Eurelectric's secretary general, Hans ten Berge, stresses that the organisation is not against subsidies for renewables. Europe will not meet its 20% goal without subsidies, he says. But with 27 different renewables support systems in the 27 member states, the market will become severely segmented and distorted, he states.
In a response to the commission's renewables proposals, Eurelectric warns that partitioning off the European renewables market along national lines will severely hinder the primary goal: seamless, pan-continental trade of electricity. Failure to reach that goal will push up prices for consumers.
When renewables made up just a minor segment of the power market with no great influence on it, different support systems throughout Europe did not fundamentally influence market forces, Ten Berge points out. But to reach Europe's 20% green energy target, 35% of Europe's electricity will come from renewables by 2020, with wind power making up by far the most of the new generation needed. With such a significant share of market, wind should not be playing to a completely different set of market rules, he argues.
Ten Berge concedes that the current power market does not present a level playing field on which wind can play. Subsidies for fossil fuels should also be examined, he says. "And distortion is there in the sense that coal is based on coal prices, gas is based on gas prices. But distortion is not there for fossil fuels and other renewables in the sense that most of them, if not all, are traded in the same market. You can buy lots in Leipzig or Amsterdam. That means there is a certain element of competition that is to the benefit of European citizens."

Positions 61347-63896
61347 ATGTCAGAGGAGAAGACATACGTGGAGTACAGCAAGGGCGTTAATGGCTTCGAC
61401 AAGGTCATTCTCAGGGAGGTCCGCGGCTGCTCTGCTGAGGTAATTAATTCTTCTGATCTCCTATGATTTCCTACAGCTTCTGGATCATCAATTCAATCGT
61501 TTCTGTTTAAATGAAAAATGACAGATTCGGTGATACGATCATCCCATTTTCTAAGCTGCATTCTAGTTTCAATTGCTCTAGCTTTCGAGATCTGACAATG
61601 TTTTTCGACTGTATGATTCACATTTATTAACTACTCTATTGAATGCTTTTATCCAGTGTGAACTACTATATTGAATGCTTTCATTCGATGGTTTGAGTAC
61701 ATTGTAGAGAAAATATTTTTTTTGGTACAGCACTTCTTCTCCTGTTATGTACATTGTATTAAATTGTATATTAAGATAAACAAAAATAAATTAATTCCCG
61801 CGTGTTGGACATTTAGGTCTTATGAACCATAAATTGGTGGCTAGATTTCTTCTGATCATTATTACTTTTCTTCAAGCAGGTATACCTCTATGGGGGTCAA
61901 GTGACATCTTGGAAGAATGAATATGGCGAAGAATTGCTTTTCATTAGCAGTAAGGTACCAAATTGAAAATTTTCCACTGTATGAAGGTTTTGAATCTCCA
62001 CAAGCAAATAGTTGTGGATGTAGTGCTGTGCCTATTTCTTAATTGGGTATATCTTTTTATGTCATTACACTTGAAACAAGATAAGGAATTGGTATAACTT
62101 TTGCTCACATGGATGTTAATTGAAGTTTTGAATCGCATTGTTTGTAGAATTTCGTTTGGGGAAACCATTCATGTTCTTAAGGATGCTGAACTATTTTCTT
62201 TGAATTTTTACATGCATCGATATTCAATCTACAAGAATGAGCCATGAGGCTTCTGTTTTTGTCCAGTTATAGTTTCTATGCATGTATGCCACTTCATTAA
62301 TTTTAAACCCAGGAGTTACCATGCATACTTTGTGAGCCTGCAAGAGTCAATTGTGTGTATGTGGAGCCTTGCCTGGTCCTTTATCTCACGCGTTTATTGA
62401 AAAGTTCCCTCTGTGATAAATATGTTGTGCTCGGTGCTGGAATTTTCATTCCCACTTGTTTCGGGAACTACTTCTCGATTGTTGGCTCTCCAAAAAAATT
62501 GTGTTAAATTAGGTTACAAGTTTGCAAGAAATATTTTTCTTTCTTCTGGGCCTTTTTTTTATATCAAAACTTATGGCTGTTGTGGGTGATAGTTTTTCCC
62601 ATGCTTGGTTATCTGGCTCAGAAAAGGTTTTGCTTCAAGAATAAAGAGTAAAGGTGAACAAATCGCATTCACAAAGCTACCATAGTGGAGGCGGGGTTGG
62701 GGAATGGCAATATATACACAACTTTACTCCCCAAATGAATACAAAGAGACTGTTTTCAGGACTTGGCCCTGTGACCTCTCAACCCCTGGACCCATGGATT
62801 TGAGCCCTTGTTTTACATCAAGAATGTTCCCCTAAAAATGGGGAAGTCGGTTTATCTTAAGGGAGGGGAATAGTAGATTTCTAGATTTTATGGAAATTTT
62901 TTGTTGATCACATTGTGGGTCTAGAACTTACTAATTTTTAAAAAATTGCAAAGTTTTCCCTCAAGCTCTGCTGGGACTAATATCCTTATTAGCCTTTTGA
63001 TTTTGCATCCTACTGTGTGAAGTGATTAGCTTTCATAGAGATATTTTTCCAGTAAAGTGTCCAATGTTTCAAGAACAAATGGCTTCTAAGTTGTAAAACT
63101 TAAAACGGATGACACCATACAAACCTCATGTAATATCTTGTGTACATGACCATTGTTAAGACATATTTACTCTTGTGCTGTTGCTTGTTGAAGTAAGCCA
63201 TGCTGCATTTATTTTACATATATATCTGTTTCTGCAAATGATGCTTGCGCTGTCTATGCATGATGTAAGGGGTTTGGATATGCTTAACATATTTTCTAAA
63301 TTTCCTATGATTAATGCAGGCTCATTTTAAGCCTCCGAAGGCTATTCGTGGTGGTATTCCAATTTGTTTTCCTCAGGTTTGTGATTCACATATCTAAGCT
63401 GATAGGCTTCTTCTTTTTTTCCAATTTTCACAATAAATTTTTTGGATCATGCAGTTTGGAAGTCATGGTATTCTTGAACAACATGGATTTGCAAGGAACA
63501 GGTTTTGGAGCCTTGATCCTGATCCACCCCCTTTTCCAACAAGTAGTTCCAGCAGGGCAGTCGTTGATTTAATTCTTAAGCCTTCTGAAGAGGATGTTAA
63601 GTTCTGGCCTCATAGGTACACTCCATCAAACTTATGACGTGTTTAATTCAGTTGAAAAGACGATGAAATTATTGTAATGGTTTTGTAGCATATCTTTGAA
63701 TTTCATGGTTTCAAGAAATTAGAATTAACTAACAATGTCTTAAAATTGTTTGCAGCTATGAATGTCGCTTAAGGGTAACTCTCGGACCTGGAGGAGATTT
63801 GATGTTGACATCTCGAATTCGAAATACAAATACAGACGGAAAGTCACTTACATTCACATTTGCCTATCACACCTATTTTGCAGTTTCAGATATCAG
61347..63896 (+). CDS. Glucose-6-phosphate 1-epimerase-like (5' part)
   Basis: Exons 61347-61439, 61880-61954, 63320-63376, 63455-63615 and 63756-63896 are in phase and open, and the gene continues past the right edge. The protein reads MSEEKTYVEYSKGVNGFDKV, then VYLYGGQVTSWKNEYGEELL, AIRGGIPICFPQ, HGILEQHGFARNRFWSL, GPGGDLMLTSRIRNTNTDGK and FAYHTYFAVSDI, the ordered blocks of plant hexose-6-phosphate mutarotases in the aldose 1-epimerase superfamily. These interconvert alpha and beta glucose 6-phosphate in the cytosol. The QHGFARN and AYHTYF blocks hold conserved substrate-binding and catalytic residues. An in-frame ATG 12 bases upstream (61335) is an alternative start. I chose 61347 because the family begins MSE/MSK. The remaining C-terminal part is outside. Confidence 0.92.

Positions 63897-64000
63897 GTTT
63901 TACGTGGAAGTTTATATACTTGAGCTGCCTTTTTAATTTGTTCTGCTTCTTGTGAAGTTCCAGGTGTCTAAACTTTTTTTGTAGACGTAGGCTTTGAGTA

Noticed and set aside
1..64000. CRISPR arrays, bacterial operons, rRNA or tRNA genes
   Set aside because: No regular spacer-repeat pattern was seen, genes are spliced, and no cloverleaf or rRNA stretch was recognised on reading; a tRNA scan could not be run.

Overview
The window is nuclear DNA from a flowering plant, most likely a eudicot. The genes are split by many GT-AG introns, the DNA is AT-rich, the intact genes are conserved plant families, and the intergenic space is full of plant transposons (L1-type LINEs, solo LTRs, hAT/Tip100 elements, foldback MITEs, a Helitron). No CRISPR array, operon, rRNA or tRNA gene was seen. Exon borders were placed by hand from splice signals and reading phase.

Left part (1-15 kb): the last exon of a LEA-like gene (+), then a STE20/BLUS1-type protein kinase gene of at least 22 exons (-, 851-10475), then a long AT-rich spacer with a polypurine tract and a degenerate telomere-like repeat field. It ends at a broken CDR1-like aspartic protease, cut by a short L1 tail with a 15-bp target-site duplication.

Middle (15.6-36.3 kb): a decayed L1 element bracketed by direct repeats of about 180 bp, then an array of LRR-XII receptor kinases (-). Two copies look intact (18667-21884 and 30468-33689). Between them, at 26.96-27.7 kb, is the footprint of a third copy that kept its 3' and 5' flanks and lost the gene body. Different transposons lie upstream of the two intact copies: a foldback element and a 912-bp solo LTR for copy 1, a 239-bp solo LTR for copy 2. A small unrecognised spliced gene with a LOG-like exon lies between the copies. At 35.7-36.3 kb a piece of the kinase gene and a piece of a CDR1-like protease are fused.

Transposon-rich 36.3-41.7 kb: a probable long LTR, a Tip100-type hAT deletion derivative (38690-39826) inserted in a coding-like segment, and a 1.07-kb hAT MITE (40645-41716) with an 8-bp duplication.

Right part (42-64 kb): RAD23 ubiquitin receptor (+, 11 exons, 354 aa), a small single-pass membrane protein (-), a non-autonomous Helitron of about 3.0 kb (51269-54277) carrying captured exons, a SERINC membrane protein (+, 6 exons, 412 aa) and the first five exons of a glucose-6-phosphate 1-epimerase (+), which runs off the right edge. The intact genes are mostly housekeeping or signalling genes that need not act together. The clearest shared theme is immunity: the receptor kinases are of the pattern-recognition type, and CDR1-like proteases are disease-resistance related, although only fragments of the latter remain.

In the long term, Eurelectric would like to see incentive systems for renewables harmonised across Europe. Significant differences persist between national systems -- even those of a similar nature such as fixed price tariffs, Ten Berge points out. The Spanish system, which rewards renewable investments while recognising the higher costs of balancing variable generation, is far more sophisticated than the German price subsidy structure, he says. "We should synchronise these systems as much as possible in order to have a fully competitive market."